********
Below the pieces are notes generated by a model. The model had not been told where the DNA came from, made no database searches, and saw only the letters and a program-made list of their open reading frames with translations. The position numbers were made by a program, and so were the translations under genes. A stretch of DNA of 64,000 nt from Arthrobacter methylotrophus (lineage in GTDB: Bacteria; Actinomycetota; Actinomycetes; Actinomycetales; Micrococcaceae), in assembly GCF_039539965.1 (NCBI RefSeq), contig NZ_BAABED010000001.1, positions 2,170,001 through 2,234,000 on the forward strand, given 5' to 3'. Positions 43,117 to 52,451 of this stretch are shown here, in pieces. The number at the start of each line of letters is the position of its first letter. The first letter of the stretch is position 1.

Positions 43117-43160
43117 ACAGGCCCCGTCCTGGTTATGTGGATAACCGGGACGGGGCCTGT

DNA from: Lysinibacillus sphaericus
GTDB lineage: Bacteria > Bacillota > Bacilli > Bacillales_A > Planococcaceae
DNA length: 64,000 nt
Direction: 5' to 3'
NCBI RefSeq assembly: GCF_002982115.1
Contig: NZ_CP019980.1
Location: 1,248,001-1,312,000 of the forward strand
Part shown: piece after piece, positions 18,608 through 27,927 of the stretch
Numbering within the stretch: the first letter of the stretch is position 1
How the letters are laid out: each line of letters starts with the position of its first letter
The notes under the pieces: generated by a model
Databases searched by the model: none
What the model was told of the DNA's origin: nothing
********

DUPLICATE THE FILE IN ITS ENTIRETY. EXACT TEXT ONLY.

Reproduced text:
Below the pieces are notes generated by a model. The model had not been told where the DNA came from, made no database searches, and saw only the letters and a program-made list of their open reading frames with translations. The position numbers were made by a program, and so were the translations under genes. A stretch of DNA of 64,000 nt from Arthrobacter methylotrophus (lineage in GTDB: Bacteria; Actinomycetota; Actinomycetes; Actinomycetales; Micrococcaceae), in assembly GCF_039539965.1 (NCBI RefSeq), contig NZ_BAABED010000001.1, positions 2,170,001 through 2,234,000 on the forward strand, given 5' to 3'. Positions 43,117 to 52,451 of this stretch are shown here, in pieces. The number at the start of each line of letters is the position of its first letter. The first letter of the stretch is position 1.

Positions 43117-43160
43117 ACAGGCCCCGTCCTGGTTATGTGGATAACCGGGACGGGGCCTGT

DNA from: Lysinibacillus sphaericus
GTDB lineage: Bacteria > Bacillota > Bacilli > Bacillales_A > Planococcaceae
DNA length: 64,000 nt
Direction: 5' to 3'
NCBI RefSeq assembly: GCF_002982115.1
Contig: NZ_CP019980.1
Location: 1,248,001-1,312,000 of the forward strand
Part shown: piece after piece, positions 18,608 through 27,927 of the stretch
Numbering within the stretch: the first letter of the stretch is position 1
How the letters are laid out: each line of letters starts with the position of its first letter
The notes under the pieces: generated by a model
Databases searched by the model: none
What the model was told of the DNA's origin: nothing